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Tony PhillipsTony Phillips' Take on Math in the Media
A monthly survey of math news

This month's topics:

"How mathematicians rule the markets"

is the subtitle of "Quant trading," a piece by Richard Anderson posted on BBC News, September 24, 2011. "Trading floors were once the preserve of adrenalin-fuelled dealers aggressively executing the orders of brokers who relied on research, experience and gut instinct to decide where best to invest" is how it starts, with a photo of an obviously adrenalin-fuelled fellow in coat and tie, juxtaposed with one of a serene-looking young man wearing a plaid shirt and large, dark-rimmed eyeglasses. Yes, "Investment decisions are no longer being made by financiers, but increasingly by PhD mathematicians and the immensely complex computer programs they devise." This is quant trading, and it is "taking over the world's financial capitals." For good or for evil? Anderson refers to "The Future of Computer Trading in Financial Markets," a working paper put out by the U. K. Government Office for Science (downloadable as a PDF), which "found that quant trading helped to reduce dealing costs and improve liquidity, and did not harm overall market efficiency." But which did call attention to the danger of "self-reinforcing feedback loops." This is the phenomenon that led to the Flash Crash on May 6, 2010, where the Dow "plummeted 700 points in less than five minutes, wiping out about $800 billion." (Fortunately, "the market bounced back within half an hour").

Dow in flash crash

The fluctuation of the Dow Jones Industrial Average between 2 and 4PM on May 6, 2010. This anomaly, known as the Flash Crash, has been attributed to feedback in mathematically computer-program-driven trading. The market went from 10703 at 2PM to 9869 at 2:42; then closed at 10520. Image adapted from the Wall Street Journal.

Some critics are less sanguine about the involvement of mathematicians in trading. "... the problem is more fundamental. Mathematicians, they say, do not understand markets. They deal in absolutes, not the irrational human behaviour that drives so many investment decisions." In the words of Paul Wilmott (identified by Anderson as "a prominent lecturer in quantitative finance"), "Do they appreciate the human side of finance, the herding behaviour of people, the unintended consequences?"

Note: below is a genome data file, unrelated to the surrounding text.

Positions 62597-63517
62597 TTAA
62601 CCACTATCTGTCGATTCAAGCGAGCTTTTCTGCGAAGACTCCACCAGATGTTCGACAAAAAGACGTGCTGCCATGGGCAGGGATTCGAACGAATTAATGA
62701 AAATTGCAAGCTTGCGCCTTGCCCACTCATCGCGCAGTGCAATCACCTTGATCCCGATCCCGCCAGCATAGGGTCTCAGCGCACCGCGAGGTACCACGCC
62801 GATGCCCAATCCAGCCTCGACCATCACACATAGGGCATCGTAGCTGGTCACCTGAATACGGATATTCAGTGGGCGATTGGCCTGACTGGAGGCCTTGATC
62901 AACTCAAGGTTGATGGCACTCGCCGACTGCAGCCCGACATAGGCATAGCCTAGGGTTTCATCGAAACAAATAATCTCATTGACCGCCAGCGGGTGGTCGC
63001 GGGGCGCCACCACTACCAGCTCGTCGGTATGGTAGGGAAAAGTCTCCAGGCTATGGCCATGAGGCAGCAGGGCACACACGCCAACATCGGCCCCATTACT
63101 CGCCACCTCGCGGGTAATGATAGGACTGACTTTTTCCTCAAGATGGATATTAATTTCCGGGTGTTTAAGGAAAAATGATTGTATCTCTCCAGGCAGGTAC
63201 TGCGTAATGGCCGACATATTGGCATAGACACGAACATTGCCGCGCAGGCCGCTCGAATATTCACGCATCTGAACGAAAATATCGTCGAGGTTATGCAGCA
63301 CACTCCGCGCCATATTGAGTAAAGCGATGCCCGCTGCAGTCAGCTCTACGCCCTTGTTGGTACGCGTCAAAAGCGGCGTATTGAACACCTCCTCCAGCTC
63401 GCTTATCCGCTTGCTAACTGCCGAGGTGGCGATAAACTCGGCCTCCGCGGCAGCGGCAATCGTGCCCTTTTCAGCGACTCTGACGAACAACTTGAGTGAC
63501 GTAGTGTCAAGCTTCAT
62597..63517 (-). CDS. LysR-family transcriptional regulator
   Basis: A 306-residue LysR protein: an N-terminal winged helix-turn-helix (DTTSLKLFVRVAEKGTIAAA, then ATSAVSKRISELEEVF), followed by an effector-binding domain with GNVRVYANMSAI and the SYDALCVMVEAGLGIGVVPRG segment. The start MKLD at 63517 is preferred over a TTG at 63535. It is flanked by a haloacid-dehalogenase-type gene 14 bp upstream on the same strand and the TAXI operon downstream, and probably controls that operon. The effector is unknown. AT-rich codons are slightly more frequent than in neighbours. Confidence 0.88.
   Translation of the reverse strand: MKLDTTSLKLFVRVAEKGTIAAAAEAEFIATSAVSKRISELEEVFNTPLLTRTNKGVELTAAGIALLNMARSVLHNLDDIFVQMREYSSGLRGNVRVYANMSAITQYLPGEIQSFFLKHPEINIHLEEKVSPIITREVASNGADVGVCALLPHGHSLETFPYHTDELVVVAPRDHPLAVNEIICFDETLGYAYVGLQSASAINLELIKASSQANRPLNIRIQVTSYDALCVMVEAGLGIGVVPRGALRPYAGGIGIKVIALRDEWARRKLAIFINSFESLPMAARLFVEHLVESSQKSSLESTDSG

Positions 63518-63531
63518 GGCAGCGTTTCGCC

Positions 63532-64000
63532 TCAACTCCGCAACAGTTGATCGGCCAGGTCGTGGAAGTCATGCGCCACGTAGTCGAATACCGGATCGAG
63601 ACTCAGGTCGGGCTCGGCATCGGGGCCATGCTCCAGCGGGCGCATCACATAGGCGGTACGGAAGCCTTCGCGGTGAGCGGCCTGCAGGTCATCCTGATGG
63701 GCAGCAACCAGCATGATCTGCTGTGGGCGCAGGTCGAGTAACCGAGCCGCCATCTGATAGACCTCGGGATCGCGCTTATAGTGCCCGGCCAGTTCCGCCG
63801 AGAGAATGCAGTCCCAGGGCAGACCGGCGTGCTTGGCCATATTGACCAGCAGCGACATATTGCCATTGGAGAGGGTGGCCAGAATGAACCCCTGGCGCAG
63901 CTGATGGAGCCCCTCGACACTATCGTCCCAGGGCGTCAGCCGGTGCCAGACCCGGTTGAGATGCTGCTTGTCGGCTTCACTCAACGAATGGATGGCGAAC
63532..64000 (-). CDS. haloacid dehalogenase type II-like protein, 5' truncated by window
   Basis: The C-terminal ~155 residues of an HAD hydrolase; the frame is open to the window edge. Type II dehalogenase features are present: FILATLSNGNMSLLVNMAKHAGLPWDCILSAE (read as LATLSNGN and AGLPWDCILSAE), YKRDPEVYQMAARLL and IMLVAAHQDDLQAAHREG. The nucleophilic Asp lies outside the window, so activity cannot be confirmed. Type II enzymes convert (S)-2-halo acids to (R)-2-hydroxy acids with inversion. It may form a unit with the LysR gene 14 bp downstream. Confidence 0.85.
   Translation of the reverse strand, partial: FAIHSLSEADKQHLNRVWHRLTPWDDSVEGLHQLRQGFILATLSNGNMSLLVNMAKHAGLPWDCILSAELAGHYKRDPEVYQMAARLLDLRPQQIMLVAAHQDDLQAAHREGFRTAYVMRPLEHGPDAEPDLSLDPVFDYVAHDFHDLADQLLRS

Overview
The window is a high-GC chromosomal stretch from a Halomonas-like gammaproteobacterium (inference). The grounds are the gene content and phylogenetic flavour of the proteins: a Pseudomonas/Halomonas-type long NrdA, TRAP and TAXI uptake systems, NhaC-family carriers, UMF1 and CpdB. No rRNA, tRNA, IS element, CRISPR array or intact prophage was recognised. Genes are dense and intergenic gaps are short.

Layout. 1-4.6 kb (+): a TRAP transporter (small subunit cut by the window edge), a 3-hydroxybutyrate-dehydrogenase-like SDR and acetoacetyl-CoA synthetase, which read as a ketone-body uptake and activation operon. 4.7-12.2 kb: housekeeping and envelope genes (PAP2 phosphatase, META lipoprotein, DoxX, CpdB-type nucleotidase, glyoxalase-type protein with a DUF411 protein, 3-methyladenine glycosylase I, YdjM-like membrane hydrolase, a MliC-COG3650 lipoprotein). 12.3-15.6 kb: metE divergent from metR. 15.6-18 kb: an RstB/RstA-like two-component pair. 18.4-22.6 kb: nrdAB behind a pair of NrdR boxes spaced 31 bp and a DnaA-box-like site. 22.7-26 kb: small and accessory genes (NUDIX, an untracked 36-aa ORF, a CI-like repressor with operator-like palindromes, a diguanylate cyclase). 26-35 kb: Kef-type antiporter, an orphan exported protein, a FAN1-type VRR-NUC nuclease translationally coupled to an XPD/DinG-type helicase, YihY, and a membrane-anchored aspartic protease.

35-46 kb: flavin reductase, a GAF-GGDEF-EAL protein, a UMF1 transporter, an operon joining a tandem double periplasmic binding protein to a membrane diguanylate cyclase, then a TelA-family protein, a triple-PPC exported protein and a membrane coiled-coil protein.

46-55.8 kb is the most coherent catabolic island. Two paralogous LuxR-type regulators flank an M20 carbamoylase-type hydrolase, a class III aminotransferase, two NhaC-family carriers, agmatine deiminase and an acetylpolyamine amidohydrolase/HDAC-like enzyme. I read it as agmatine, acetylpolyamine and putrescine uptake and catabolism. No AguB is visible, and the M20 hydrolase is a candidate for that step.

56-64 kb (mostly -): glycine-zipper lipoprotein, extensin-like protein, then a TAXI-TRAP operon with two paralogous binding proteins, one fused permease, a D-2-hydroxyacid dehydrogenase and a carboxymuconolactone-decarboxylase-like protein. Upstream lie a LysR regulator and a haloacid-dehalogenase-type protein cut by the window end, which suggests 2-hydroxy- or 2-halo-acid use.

"How to fix Math Education

in High School and College" was posted on Tori Bosch's "future tense" blog ("The Citizen's Guide to the Future"), on the Slate website, November 10, 2011. Bosch was just back from the Cuidad de las Ideas in Puebla, Mexico, where she heard experts hold forth on mathematics education. Arthur Benjamin (Harvey Mudd College), professor and mathemagician (does huge calculations in his head) "hopes that mathematical education will be less about computation--we've got calculators for that!--and more conceptual, like "understanding when you need to do integrals, [and] when you need to do a square root.'" He also believes that the primary sequence of high school and college courses leads students in the wrong direction. Bosch quotes the professor himself: "For the last 200 years, the mathematics that we've learned starts with arithmetic and algebra, and everything we do after that is taking us toward one subject, calculus. I think that is the wrong mathematical goal for 90 percent of our students. We're now living in an age of information and data, and the mathematics that will be most relevant to our daily lives is probability and statistics."

Fixing Math Education (cont.)

Sol Garfunkel and David Mumford's New York Times Op-Ed (reported here) elicited such a warm response that the authors have opened a forum on the Math is More website to continue the dialogue. Registration.

Why Science Majors change their minds, and why not